Wealthfront leads robo expansion into college savings plans

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Robo advisers continue to creep into traditional financial product territory.

Wealthfront announced on its website this week that it is joining with the state of Nevada to launch its own tax-advantaged 529 account, the Wealthfront 529 College Savings Plan. College savings provider Ascensus will be the recordkeeper of the plan.

The news comes amid growth in the college savings market. According to researcher Morningstar, the 529 college savings market has nearly doubled over the past five years, reaching a record-high $227 billion in assets under management as of year-end 2015. That’s up from $133 billion in 2011.

Last year, Nevada approved a new tax credit for employers who make matching contributions to employees participating in a qualified 529 college savings plan.

Tuition, of course, has continued to soar, along with financial concerns for families. The new 529 account offered will help Wealthfront’s clients save the estimated $160,000 to $370,000 it will cost a child born today to afford college, the robo adviser said.

“Most of Wealthfront’s clients are 35 years old and under, and just beginning to start families of their own,” says Ali Rosenthal, Wealthfront’s vice president of partnerships.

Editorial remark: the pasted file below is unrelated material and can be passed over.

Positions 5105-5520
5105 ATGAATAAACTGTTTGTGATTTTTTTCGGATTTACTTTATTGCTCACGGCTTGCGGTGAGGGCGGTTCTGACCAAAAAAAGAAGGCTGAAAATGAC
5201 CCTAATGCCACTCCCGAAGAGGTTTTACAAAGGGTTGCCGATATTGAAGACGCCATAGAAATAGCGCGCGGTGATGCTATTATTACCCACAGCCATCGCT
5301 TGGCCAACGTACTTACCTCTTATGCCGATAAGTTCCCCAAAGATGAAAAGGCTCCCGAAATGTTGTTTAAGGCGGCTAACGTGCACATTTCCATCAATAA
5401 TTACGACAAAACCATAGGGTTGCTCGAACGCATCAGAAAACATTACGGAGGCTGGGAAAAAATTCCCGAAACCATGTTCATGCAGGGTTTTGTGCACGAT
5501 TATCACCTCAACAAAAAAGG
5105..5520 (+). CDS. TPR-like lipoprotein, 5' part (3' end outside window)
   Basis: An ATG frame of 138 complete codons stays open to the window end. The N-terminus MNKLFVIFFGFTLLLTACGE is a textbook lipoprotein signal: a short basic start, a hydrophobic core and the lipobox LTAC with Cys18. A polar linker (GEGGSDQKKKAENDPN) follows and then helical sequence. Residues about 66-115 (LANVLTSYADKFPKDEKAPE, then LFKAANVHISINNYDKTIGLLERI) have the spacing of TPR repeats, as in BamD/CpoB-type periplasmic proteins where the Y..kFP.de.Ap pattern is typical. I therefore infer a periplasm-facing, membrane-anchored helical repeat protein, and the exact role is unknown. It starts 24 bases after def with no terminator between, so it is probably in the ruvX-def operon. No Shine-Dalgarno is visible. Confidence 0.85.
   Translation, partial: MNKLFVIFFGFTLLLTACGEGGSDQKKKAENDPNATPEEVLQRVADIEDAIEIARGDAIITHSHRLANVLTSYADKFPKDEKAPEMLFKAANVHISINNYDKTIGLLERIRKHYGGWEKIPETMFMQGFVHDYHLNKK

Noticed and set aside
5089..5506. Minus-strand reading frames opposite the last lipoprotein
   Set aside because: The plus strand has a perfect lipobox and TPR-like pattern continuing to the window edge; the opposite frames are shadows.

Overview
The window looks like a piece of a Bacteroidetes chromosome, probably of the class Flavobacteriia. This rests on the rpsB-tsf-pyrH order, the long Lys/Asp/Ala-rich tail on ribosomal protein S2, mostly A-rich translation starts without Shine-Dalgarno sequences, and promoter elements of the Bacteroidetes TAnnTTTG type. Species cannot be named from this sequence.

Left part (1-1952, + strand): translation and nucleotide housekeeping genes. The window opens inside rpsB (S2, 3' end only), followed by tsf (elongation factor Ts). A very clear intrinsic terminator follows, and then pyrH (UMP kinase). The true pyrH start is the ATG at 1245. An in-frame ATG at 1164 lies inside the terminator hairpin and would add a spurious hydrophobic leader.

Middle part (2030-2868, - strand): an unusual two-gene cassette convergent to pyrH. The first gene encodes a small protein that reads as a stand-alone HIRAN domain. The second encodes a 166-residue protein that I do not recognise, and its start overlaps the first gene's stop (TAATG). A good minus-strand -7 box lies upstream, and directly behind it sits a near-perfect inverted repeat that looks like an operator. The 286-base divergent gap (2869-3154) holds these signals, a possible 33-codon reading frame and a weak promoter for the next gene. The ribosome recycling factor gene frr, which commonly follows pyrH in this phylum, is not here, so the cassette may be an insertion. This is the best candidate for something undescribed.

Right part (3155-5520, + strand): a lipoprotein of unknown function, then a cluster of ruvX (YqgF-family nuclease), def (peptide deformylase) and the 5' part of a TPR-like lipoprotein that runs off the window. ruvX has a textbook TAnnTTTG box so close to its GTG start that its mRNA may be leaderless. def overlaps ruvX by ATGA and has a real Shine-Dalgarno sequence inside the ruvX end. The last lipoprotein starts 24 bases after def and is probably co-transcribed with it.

“As such, many of them have been asking us for guidance regarding saving for future college costs. Our young clients are still burdened by their own college debt and do not want to see their children struggle with a similar problem, which is why we’re thrilled to be able offer a product that we believe is the best way to save for college.”

Additionally, Rosenthal says, “the Wealthfront 529 College Savings Plan augments our long term vision of becoming the only financial adviser our clients ever need.”

The firm said its 529 accounts will be invested in a portfolio comprised of up to nine “low-cost relatively uncorrelated index-based ETFs designed to optimize return for your unique tolerance for risk.”

Wealthfront is touting the plan’s low cost, saying it “even costs less than the majority of plans for investors who manage their 529 portfolios on their own.”

It will not charge advisory fees on the first $10,000 of assets, or the first $25,000 for Nevada residents. For higher amounts, the firm will charge 0.25% in advisory fees. Additionally, there are the costs of the underlying ETFs, as well as state and program administration costs, which together range from 0.18% to 0.21%.

“This will make the Wealthfront 529 by far the lowest-cost adviser-sold plan,” the Redwood City, Calif.-based company said.

The announcement makes Wealthfront the latest robo-advisers to branch out its business. Last fall, Betterment made headlines by entering the 401(k) business with a low-cost online plan.

To support the launch of its 529 college savings plan, Wealthfront also said it will be kicking off an ongoing effort to educate Americans on saving for college and will commit the entire month of June to education on college savings.

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Robo advisors College savings plans College planning Adam Nash Wealthfront Betterment In|Vest